The long-awaited abolition of the filibuster for Supreme Court nominees is expected to go as follows: On Thursday, Democrats will deny Judge Neil Gorsuch the 60 votes he needs to overcome their filibuster. In response, Senate Majority Leader Mitch McConnell will invoke the “nuclear option” to change Senate rules so that bare majorities can overcome Court filibusters, rendering the filibuster purely symbolic.

In the prelude and aftermath, you will likely learn (if you haven’t already) that the demise of the filibuster is a dark moment in the history of U.S. politics, the culmination of long-escalating partisan warfare over Court nominees. This is a doubly convenient fiction because it apportions blame equally between parties and suggests judicial-power politics would give way to bipartisan judicial consensus if only similarly reasonable people would prevail.

Both implied propositions are wrong, and the premise—that supermajorities should be required to confirm federal judges—is deeply contestable.

There are many convincing reasons Democrats should proceed with their filibuster Thursday, but perhaps the most satisfying is that it will bring clarity to the dynamics governing the appointment and advice-and-consent powers. The only good that came of McConnell’s ruthless and unprecedented decision to orphan Court nominee Merrick Garland last year—to nullify Obama’s appointment power by abdicating the Senate’s advice and consent responsibility—was that its shamelessness was revelatory. The GOP could no longer pretend any real principle was at stake, and the Democrats, by filibustering Gorsuch, can now kill these disingenuous conceits that have defined Supreme Court battles for too long.


Most observers, even those who lament it, now see that the abolition of the Supreme Court filibuster was inevitable. Indeed, shrewd observers note that the Court filibuster has been effectively dead for many years. It died as a consequence of factors beyond the control of individuals: the ideological polarization of partisan politics, and a constitutional structure that gives the Senate total control over who gets lifetime positions as the ultimate arbiters of law in America.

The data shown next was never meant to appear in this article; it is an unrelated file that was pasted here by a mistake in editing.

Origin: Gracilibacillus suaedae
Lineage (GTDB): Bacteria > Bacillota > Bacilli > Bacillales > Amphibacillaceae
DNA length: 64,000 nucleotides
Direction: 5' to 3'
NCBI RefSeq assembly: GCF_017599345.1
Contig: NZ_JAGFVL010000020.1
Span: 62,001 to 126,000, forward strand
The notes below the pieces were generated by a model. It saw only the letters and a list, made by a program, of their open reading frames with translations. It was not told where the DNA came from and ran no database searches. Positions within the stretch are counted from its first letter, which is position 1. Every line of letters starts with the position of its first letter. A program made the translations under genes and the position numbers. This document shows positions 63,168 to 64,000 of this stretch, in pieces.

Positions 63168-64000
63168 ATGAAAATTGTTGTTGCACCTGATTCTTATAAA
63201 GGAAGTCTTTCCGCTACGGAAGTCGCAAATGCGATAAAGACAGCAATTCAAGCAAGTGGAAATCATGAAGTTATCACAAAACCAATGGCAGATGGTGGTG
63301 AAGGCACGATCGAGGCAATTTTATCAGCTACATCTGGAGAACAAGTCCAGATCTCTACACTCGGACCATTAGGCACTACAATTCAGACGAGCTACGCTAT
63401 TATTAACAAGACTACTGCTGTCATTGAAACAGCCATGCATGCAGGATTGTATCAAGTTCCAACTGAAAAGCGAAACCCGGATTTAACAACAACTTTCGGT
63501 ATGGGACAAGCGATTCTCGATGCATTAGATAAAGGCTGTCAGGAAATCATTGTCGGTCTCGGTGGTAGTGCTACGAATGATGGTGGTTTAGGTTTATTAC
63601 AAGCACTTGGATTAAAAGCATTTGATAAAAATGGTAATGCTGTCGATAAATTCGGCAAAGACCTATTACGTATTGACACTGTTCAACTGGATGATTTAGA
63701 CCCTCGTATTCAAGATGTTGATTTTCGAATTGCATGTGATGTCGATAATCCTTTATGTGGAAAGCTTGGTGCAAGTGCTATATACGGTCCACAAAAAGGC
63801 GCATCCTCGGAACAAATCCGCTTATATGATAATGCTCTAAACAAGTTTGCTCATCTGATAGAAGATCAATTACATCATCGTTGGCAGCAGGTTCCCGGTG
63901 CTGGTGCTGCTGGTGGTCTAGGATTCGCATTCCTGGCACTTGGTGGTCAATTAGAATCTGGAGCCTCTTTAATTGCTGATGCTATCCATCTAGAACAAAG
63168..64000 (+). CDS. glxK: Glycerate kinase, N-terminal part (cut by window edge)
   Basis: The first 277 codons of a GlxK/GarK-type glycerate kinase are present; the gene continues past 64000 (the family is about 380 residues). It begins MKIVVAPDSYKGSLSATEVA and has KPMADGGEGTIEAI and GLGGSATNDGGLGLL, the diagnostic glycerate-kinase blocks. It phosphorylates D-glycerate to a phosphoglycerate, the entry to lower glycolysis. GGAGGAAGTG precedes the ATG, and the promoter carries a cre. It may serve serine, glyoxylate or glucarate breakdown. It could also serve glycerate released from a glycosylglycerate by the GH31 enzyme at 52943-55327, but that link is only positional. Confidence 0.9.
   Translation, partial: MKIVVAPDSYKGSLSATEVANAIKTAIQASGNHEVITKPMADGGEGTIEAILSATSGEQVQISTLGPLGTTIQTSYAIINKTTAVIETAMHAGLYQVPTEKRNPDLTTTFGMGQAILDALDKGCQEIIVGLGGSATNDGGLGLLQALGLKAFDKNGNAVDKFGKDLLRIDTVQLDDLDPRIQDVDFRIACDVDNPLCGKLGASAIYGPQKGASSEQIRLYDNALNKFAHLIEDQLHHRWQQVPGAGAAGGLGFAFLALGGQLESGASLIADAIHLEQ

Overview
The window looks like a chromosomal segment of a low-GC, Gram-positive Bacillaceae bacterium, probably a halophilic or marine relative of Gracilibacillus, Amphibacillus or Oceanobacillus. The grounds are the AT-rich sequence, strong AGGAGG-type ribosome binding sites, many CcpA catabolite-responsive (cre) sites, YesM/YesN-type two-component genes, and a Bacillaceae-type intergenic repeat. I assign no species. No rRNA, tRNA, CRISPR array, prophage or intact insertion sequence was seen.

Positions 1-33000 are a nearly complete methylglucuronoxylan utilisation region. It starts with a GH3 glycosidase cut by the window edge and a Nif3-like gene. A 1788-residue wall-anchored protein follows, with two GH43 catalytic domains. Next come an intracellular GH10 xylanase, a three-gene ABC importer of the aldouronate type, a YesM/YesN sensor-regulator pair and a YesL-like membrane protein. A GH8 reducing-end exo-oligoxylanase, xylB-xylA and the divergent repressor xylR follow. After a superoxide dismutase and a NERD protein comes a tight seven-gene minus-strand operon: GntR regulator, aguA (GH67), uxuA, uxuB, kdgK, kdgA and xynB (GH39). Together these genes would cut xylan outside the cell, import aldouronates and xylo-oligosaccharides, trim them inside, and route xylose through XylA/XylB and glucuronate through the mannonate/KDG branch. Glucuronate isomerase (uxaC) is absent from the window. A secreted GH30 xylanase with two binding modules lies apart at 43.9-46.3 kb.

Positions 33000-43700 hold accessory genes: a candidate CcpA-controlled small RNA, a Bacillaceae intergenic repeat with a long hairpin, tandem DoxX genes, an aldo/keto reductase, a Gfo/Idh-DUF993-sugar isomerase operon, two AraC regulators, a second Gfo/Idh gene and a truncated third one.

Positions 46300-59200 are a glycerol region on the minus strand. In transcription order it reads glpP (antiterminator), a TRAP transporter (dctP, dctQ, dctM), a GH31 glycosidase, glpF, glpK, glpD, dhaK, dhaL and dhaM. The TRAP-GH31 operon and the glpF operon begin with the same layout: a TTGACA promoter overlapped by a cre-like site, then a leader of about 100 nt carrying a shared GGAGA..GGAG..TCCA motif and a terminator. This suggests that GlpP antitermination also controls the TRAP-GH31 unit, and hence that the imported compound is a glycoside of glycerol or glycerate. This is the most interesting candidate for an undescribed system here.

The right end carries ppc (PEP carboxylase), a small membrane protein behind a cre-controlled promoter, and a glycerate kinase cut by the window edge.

All of the incentives in this environment point toward maximizing victories and minimizing defeats; the only things restricting a much more rapid devolution of the confirmation process into pure power politics were unenforceable norms of behavior. Once those began to give way, the filibuster was doomed.

It is pleasing for reporters and opinion writers to imagine that the norms fell like alternating partisan dominoes, one act of retribution begetting another. But the truth maps much more neatly on to another hard political truth: that the polarization of our political parties has been asymmetric. Republicans have become procedurally extreme more quickly than Democrats, and their leader, McConnell, is an unapologetic violator of norms.


Conservatives always point to the failure of Robert Bork’s Supreme Court nomination 30 years ago as the original sin precipitating the breakdown of these norms. The reflex is so ingrained that they have habituated multiple generations of journalists into asserting that Democrats filibustered Bork, President Ronald Reagan’s nominee, when no such filibuster occurred. Indeed, the Senate rejected Bork outright, on a bipartisan basis.